Internet Sales Tax: A 50-State Guide to State Laws

Learn the rules for your state about paying sales tax on Internet sales.

On June 21, 2018, the United States Supreme Court fundamentally changed the rules for collection of sales tax by Internet-based retailers. In its decision in South Dakota v. Wayfair Inc., the Court effectively stated that individual states can require online sellers to collect state sales tax on their sales. This ruling overturns the Court’s 1992 decision in Quill Corporation v. North Dakota. The Quill case prohibited states from requiring a business to collect sales tax unless the business had a physical presence in the state.

For many years, states argued that they were losing a lot of money by not being able to collect sales tax on Internet sales to customers located in their states. Formerly the burden was on the customer rather than the seller to pay the relevant tax. In that case, the tax generally is called use tax rather than sales tax – and customers often simply did not pay use tax to the state.

If you are selling on the Internet to states around the country, you now will need to be aware of which states have enacted laws requiring the collection of sales tax by online sellers. In order for a given state to require you to collect sales tax, that state must pass a law allowing it to do so.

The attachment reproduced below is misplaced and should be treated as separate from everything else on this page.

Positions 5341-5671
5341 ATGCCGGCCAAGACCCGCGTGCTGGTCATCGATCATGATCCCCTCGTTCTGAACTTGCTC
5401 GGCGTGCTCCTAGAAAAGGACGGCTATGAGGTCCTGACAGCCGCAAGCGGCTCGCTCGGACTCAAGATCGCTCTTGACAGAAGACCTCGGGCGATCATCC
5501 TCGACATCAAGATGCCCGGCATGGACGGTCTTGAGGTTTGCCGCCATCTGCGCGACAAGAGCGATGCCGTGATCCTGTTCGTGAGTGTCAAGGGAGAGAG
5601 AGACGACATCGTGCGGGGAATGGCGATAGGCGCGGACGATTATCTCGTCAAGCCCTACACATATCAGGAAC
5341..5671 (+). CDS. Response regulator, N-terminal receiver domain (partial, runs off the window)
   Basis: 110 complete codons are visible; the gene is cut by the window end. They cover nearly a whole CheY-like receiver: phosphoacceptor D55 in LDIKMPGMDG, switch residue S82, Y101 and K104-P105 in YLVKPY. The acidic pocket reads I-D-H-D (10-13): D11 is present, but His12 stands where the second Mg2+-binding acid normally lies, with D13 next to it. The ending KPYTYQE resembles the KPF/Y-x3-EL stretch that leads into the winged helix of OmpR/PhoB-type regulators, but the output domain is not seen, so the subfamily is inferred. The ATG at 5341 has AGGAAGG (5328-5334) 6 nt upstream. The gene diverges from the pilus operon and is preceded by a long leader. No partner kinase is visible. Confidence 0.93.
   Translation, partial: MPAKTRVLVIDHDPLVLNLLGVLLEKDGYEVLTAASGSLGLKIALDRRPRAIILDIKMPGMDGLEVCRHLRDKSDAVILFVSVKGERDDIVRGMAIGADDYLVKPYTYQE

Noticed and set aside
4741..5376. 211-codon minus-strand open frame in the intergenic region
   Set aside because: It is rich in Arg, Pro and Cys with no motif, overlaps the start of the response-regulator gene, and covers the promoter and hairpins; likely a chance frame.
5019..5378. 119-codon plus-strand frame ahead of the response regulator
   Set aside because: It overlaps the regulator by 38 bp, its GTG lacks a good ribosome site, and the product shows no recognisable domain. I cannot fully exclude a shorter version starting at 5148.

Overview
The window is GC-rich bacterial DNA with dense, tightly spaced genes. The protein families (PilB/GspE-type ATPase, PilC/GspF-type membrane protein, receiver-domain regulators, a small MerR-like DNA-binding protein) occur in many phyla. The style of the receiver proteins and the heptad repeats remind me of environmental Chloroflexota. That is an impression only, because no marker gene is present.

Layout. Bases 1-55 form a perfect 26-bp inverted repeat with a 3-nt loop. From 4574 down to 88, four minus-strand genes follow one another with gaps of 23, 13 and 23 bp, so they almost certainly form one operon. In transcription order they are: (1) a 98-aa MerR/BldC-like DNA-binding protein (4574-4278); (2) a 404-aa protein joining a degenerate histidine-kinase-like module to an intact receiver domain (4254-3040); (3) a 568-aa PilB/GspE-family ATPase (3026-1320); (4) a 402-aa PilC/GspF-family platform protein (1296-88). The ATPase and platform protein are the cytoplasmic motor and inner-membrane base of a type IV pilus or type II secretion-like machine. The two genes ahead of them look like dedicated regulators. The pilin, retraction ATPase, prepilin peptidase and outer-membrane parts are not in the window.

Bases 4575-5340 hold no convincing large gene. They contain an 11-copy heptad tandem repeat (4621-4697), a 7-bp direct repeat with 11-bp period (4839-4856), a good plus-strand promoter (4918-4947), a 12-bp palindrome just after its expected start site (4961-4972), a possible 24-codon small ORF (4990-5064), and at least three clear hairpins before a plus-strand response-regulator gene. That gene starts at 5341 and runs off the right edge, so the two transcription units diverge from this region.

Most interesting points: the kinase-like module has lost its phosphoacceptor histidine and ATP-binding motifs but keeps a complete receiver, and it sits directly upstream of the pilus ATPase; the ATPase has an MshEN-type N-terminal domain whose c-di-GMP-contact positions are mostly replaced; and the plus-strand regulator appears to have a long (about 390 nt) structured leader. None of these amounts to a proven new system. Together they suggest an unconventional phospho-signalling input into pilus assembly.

For states, this new Supreme Court decision is expected to mean the collection of substantially more money from sales tax.

For you as an Internet retailer, the decision may mean you’ll need sales tax software to keep you up to date on which states and localities collect sales tax and at what rate.

The links below take you to an article on the Internet sales tax rules in each state prior to the Wayfair decision. Some states already had laws, commonly referred to as Amazon Laws, that required larger Internet sellers without a physical presence in the state to collect and pay sales tax under certain circumstances. Other states simply relied on the default Quill rule that you could only collect sales tax on out-of-state sales from retailers who had a physical presence in the state.

As states enact new laws on Internet sales tax rules after the Wayfair decision, we will update the state specific articles below.

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